Wellness between neuroscience and urban design
Although urban planners and architects have understood that there is a relationship between the design of a setting and our thoughts and emotions, it is only recently that we have had the tools to properly dissect this relationship.
New methods for measuring brain states in field settings in immersive virtual reality have generated a host of novel findings, but a theme that connects many of these findings together is the idea that human beings have a deep affinity for vitality at every level from the interior of a home to an urban streetscape.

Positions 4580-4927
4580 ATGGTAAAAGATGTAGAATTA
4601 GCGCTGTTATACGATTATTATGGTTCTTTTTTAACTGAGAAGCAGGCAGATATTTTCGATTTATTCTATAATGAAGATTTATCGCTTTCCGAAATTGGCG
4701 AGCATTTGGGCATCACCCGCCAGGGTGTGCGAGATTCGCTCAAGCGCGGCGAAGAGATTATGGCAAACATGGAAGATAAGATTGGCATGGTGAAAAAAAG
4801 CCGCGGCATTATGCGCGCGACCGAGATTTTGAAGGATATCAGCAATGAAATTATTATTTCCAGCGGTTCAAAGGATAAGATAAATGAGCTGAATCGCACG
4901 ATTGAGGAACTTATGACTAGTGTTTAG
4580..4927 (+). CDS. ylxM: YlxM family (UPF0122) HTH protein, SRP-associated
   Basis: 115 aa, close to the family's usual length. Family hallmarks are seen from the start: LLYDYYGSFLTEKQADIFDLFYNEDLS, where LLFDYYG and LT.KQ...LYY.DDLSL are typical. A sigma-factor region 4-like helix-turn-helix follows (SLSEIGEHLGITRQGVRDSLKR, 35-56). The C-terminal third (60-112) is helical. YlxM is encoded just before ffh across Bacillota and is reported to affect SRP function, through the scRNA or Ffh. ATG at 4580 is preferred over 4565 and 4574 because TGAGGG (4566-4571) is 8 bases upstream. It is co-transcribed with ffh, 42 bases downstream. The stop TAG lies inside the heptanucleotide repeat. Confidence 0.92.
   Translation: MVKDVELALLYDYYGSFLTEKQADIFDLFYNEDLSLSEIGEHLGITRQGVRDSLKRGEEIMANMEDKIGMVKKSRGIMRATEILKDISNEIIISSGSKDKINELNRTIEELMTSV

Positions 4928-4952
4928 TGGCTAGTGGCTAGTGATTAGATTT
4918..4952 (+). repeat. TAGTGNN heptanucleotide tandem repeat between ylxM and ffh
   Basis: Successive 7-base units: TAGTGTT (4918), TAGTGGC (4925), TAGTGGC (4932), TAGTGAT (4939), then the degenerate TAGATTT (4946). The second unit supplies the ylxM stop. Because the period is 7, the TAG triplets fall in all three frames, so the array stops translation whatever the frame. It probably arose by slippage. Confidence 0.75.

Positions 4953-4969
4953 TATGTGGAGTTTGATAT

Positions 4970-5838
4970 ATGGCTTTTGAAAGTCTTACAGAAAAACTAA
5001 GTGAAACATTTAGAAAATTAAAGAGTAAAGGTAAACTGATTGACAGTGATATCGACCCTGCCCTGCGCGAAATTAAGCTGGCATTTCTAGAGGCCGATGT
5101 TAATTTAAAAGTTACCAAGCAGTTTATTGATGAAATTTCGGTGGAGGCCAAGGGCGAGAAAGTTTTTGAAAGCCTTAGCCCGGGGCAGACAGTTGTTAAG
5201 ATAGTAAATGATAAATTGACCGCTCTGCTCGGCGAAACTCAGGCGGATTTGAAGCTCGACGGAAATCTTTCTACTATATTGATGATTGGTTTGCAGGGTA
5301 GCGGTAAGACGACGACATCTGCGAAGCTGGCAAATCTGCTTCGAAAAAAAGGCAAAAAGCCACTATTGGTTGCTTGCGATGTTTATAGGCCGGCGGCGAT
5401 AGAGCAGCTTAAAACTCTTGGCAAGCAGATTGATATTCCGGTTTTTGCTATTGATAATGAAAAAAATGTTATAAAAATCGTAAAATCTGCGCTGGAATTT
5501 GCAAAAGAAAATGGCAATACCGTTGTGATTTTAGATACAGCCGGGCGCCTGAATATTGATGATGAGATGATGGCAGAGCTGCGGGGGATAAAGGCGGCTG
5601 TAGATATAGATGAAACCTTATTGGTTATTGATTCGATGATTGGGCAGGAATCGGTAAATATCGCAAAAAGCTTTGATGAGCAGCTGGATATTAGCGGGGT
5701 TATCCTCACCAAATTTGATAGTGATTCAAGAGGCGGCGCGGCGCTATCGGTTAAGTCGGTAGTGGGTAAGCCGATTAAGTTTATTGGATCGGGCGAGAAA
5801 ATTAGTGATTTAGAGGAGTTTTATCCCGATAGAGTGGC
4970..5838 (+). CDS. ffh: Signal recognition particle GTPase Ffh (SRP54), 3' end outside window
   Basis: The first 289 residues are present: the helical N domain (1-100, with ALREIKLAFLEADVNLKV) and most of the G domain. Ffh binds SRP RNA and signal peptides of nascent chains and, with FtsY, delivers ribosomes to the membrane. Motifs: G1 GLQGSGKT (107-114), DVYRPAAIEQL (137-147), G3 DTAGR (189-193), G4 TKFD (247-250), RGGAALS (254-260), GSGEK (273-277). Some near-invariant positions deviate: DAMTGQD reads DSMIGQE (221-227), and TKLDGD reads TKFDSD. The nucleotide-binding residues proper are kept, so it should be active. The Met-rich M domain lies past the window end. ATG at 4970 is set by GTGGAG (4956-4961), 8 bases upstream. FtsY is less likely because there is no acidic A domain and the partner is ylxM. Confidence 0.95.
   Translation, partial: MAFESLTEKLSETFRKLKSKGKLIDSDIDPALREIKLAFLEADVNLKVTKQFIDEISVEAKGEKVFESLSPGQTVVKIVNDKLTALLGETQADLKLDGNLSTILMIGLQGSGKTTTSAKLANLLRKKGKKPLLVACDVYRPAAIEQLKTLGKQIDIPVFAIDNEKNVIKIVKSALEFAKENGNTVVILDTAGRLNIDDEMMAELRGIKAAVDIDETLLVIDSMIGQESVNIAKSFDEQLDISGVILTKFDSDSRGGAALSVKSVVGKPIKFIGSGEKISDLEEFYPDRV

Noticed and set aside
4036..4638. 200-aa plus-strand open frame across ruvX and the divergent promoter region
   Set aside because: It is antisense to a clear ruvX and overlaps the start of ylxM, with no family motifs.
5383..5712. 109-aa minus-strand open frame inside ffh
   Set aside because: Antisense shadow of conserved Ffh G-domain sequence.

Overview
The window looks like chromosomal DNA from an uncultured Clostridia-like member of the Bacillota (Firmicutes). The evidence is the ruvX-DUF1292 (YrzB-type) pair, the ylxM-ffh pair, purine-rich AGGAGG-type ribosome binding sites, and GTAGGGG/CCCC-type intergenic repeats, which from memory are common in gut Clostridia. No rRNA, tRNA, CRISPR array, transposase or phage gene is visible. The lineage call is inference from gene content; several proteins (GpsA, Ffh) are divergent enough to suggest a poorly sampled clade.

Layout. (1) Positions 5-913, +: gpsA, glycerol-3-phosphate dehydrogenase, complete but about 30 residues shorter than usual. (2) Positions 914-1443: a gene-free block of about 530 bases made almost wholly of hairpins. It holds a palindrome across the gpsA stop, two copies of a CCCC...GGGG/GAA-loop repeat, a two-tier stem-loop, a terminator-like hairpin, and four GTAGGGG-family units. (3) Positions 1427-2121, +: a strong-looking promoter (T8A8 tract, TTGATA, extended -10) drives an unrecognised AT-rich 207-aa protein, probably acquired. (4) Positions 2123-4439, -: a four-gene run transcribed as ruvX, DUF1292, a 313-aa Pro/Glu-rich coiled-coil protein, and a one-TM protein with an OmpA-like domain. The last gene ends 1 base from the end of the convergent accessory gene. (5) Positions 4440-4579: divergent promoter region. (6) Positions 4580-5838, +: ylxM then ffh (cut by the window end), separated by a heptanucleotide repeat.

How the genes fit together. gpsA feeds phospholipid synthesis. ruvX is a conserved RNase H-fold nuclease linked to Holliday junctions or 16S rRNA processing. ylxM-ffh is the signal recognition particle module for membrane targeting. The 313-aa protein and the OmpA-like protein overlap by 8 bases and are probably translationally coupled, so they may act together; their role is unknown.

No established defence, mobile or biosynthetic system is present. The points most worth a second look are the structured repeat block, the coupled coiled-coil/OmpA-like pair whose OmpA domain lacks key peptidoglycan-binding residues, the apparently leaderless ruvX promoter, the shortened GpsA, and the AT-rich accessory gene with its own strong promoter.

Not only this, but recent evidence suggests that we respond to the vitality of scenes almost immediately, even after exposures as brief as 50 milliseconds, possibly using ambient visual processing mechanisms that rely on our peripheral visual field. Further, when we sense and respond to vitality, positive affect? increases, which in turn promotes affiliation and buffers us against urban loneliness.
I will present findings from experiments both in the laboratory and in the field that show the power of vitality to effect behavioural change, and I will argue that harnessing this power is one of the keys to building a psychologically sustainable city.
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